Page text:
* Greg Hinz at Crain’s writes today about an editorial board meeting with Bill Brady late last week. Among other things, Brady said he wants to do a huge pension bond deal, perhaps as much as $50 billion.
But most of what Hinz writes about today is Brady’s claim that he can cut ten percent of all spending to balance the budget. The object, Brady said, is to cut 10 percent from $45 billion of available spending. But Hinz heard something different…
Mr. Brady’s own number guys have told him that so many things like federal programs and debt service would have to be exempt that the remaining programs would have to be cut nearly 20%.
No, he hasn’t been told that, he replied. But “it’s possible” the average cuts would exceed 10%, depending on how fast his administration could boost income by creating new private-sector jobs.
And Brady’s numbers for the deficit are off as well….
Once you take things like the $14-billion Medicaid program off the table, which is mostly funded by the federal government, “maybe $30 billion” remains on the table for the 10% cuts. And the real deficit actually is more like $7 billion than $5 billion, [Taxpayers Federation president Tom Johnson] says.
In other words, without new revenues, “you’d need about 20%” in cuts to balance the budget.
That would be on top of what has already been cut.
And according to the comptroller’s office, the state’s bill backlog for last fiscal year now stands at more than $6.4 billion, or 23 percent of total FY 2010 base revenues. On top of that, the state has accumulated another $3.5 billion in unpaid bills for this fiscal year.
For sure, $44,000 isn’t a whole lot of money compared to the state’s $13 billion budget deficit.
But, when it comes to cutting the state budget during an economic downturn, you have to start somewhere.
The early returns on one of Gov. Pat Quinn’s attempts to reduce state spending show at least three of his agencies have complied with an edict to cut out magazine and newspaper subscriptions.
The governor’s directive, issued in July, also asked agencies to find savings in other areas, including telephone costs, travel and overtime. […]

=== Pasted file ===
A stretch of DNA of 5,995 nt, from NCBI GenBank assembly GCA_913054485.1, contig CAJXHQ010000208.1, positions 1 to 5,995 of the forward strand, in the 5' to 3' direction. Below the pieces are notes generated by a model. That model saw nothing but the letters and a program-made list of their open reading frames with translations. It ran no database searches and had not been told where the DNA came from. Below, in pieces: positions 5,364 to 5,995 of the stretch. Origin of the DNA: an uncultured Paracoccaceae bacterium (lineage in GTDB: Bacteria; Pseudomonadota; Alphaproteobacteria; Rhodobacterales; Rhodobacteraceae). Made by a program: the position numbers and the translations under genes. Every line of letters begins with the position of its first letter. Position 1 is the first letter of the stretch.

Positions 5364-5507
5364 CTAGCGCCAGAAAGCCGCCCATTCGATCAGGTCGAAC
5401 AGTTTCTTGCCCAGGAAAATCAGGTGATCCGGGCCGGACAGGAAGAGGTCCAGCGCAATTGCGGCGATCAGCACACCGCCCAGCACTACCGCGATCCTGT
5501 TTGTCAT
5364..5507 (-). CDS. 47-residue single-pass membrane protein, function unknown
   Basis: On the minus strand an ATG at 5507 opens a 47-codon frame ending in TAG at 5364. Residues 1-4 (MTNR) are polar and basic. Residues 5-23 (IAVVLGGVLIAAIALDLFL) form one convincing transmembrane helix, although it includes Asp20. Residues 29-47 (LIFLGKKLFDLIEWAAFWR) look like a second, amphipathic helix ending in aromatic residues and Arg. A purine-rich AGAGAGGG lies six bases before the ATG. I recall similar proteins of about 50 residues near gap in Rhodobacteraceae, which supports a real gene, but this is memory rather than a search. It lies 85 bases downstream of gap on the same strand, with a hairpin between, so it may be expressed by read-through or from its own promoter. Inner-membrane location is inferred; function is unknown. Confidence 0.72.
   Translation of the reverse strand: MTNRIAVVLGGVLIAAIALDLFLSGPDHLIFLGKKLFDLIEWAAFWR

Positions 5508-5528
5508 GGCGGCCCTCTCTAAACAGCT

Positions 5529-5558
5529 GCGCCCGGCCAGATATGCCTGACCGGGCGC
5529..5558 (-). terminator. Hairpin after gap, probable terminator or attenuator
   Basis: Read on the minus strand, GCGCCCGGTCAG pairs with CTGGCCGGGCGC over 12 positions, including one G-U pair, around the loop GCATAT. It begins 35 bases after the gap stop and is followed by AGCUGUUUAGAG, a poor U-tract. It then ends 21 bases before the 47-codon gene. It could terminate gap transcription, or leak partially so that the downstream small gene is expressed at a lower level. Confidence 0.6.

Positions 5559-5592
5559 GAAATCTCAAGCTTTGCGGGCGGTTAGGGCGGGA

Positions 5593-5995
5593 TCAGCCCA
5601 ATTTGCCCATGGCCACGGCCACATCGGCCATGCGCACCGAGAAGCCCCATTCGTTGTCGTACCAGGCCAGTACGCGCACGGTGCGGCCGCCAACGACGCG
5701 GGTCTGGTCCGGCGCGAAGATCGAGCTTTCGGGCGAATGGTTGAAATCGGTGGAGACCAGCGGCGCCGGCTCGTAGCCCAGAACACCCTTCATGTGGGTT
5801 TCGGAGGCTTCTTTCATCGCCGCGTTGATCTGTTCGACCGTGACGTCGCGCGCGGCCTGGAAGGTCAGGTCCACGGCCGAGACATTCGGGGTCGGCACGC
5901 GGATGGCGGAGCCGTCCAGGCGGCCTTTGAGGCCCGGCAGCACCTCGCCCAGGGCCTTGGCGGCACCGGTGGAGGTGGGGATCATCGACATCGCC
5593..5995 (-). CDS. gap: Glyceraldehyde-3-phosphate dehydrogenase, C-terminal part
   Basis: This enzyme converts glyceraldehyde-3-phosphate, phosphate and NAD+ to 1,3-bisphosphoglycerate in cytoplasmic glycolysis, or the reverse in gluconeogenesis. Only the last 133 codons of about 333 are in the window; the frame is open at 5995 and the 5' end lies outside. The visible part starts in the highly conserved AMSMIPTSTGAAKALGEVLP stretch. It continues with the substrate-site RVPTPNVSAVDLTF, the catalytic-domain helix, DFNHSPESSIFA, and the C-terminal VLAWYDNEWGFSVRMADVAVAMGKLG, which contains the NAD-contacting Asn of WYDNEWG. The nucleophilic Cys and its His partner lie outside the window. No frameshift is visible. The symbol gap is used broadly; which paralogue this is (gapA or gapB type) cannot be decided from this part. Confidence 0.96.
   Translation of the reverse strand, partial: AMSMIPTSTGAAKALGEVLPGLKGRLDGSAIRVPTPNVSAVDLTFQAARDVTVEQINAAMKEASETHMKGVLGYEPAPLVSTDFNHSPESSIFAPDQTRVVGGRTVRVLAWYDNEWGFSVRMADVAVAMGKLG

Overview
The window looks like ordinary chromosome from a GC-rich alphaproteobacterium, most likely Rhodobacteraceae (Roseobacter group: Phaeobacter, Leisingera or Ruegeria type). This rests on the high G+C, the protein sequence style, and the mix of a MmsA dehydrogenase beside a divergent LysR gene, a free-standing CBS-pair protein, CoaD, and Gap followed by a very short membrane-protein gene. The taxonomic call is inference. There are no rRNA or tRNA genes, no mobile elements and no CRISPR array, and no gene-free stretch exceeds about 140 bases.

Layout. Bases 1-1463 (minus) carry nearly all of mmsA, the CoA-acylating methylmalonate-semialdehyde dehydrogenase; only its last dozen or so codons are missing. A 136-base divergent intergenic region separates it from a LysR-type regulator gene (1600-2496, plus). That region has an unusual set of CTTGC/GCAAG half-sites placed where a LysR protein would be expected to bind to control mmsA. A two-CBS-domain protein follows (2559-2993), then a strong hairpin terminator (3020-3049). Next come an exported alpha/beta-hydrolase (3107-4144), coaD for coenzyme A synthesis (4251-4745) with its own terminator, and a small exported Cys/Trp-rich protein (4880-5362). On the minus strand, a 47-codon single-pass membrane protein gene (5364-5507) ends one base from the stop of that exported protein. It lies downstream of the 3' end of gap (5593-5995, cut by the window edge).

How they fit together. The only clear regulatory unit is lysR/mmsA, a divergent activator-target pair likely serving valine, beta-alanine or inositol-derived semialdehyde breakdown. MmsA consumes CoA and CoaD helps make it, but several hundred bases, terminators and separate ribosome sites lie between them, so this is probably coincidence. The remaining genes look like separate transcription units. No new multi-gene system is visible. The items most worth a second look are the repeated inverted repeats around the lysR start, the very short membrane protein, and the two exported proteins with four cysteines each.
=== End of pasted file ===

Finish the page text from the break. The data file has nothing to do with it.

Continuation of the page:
At the Illinois Emergency Management Agency, the order has meant the end of morning delivery of two daily newspapers and the political newsletter Capitol Fax.
Like every other publication in this state, I do have several agencies as subscribers. I haven’t pushed them for payment or complained about late payments and I’m more than willing to work with the agencies as they try to get through this. All they have to do is ask.
* In other kinda-sorta related news…
Gov. Pat Quinn says he’d push for legislation forcing public officials to pay income tax on their state salaries, even if business losses wipe out their income.
Quinn has criticized Republican Bill Brady for not paying federal income taxes, implying the state senator did something improper.
But Brady didn’t pay taxes because his state salary was more than wiped out by his business losses.
Quinn said Monday that Brady should’ve paid taxes on the publicly funded part of his salary anyway.
Gov. Pat Quinn says Republican opponent Bill Brady and House Speaker Michael Madigan wouldn’t be in office today if a constitutional amendment to impose term limits he supported years ago had gotten on the ballot.
In an interview Monday with The Associated Press, Quinn wouldn’t say if Madigan has overstayed his welcome in Springfield. Quinn says it’s up to voters in Madigan’s district and lawmakers in Springfield to decide if he keeps his seat and remains speaker.
* Quinn vague on ideas for Ill. future: Gov. Pat Quinn isn’t offering many details on what more he would do to repair the state budget or where he’d like to take Illinois if he wins a full term.
* Republicans, Democrats fight over credit for budget plan
* Ill. Gov. Quinn highlights tax amnesty program
* Quinn: Delinquent taxpayers must pay by Nov. 8
* Delinquent Illinois taxpayers have five weeks to pay up, avoid penalties
* State wins $23M from debt collector
* Schoenburg: Stout may see job protection from new angle
* DCFS wins $9.5 million for older foster kids
* Schools predict harm from end of hold harmless
* Illinois Labor Law Will Keep Employment Program Going